During a week of the most heinous race-based madness that started with the thoughtless bleatings of a foolish 13-year-old and ended – if indeed it has ended – with the unthinkably careless on-air comments of Collingwood President Eddie McGuire, a traipse through the various social media platforms would never end well.
So it proved.
All along I’d avoided writing much about racism beyond a few from-the-hip Twitter laments on the unfathomably lazy state of the white Australian psyche, but if anything was going to tip me into the collective race-based blog-dom, it was this Facebook humdinger:
“Eddie’s comment wasn’t racist. Apes aren’t black or white. He was having a go at his looks, not the colour of his skin. And he’s not the only footy player who could be likened to an ape – the clubs are full of them.”
You see it’s not about Adam Goodes’ offence, or a spotlight beaming in on current and historical indigenous issues – health, mortality rates, employment, social dislocation for instance – or a broader blowtorch on a poor national track record on race relations.
It’s about ape aesthetics.
If the issue was Russia, this bloke just showed us Argentina.
He wasn’t alone of course. There are thousands of similarly ham-fisted reflections everywhere. Plenty took an axe to the victim by transposing a duck where an ape once was and suggesting vitriolic water should fairly scoot over the former’s back. Others barked ‘media beat up’. Most responses contained that doozy of a catch-all about ‘political correctness gone mad’, a phrase akin to tossing clean clothes back in the Fisher & Paykel because you couldn’t be bothered hanging them on the line. So many avoided, or missed, or were entirely unaware of the central point that an ape symbolises a less evolved human, a grotesque colonialist white man gibe that has and always will remain loaded with racist intent.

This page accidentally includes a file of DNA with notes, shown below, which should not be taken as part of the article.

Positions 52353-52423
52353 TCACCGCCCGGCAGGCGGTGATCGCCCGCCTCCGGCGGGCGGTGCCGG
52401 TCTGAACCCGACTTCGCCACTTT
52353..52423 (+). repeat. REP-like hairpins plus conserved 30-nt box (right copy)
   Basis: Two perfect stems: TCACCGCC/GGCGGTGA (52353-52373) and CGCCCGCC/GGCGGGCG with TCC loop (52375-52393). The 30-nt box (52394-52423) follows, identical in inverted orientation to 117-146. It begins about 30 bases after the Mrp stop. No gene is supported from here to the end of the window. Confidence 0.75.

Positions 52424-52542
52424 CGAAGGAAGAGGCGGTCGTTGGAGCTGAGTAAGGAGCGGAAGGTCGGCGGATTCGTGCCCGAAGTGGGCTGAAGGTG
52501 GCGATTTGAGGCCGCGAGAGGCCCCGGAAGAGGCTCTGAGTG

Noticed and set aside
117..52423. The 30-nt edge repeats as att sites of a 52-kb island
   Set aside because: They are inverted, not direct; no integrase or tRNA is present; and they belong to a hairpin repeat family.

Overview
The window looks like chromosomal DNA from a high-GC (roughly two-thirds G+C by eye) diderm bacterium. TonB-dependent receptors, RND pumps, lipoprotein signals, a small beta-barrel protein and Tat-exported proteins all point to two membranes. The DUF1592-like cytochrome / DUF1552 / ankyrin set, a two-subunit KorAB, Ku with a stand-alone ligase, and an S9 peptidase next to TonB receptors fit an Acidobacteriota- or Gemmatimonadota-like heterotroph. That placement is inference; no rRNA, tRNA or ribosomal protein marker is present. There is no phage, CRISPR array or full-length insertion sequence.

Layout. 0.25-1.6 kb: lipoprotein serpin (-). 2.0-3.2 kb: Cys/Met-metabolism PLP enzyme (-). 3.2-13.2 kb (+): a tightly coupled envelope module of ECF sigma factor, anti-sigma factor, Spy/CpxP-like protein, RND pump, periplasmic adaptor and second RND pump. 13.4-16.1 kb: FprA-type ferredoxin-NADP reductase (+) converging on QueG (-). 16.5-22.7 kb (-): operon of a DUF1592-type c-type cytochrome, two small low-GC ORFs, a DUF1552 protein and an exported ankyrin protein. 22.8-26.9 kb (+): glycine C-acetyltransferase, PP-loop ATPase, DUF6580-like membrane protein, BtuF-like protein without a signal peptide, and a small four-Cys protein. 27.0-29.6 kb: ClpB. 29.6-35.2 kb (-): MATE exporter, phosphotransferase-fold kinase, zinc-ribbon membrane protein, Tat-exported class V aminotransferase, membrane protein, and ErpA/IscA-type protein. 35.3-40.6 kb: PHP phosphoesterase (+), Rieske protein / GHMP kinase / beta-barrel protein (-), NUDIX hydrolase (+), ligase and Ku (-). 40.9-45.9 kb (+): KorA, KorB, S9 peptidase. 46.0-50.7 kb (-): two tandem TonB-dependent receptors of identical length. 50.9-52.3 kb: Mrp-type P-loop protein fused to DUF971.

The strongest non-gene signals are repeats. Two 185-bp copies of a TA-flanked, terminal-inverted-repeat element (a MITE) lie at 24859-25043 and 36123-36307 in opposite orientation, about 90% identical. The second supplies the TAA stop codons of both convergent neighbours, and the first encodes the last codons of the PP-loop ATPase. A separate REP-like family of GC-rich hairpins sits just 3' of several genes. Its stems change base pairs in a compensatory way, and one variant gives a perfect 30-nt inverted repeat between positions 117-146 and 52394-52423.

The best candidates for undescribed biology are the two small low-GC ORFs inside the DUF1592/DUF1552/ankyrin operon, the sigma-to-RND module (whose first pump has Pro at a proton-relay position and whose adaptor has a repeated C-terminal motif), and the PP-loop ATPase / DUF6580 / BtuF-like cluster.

Justifications. Rationalisations. Deflections. Everywhere.
And as the days ticked over, the guts of an issue – why racism is so poorly understood in Australia – was slowly shelved under the weight of side dishes.
Eddie’s grim face. A young girl and her telephoned contrition. Whether or not a club Presidency would or could be removed. An AFL mediation process. Whether Goodesy would or wouldn’t play. Whether Collingwood’s season was now derailed. And all to a soundtrack of public wailing fed in no small part by the opinions of paid tabloid ideologues whose purpose, it seemed, was to satiate flabby, disconnected minds.
But the fact remains bare. We have a problem. It’s out there.
Some of the xenophobic filth belched from an otherwise perfectly normal-looking fence-leaner at my local ground a few weeks back nearly made my ears bleed. Thankfully a club official called him into line.
Perhaps this stuff leaches upwards.
I think of wince-inducing tirades heaped on St Kilda’s Raphael Clarke about being beneficiary of a race quota selection system when he was pinged for holding the ball early in the 2009 AFL Grand Final; of once-Demon Jeff Farmer’s likeness to a ‘fuckin’ chimpanzee’’ from the mouth of a badge-wearing MCC member; of North Melbourne’s Lindsay Thomas’s goal-kicking yips being the direct result of his ‘faulty abo genes’.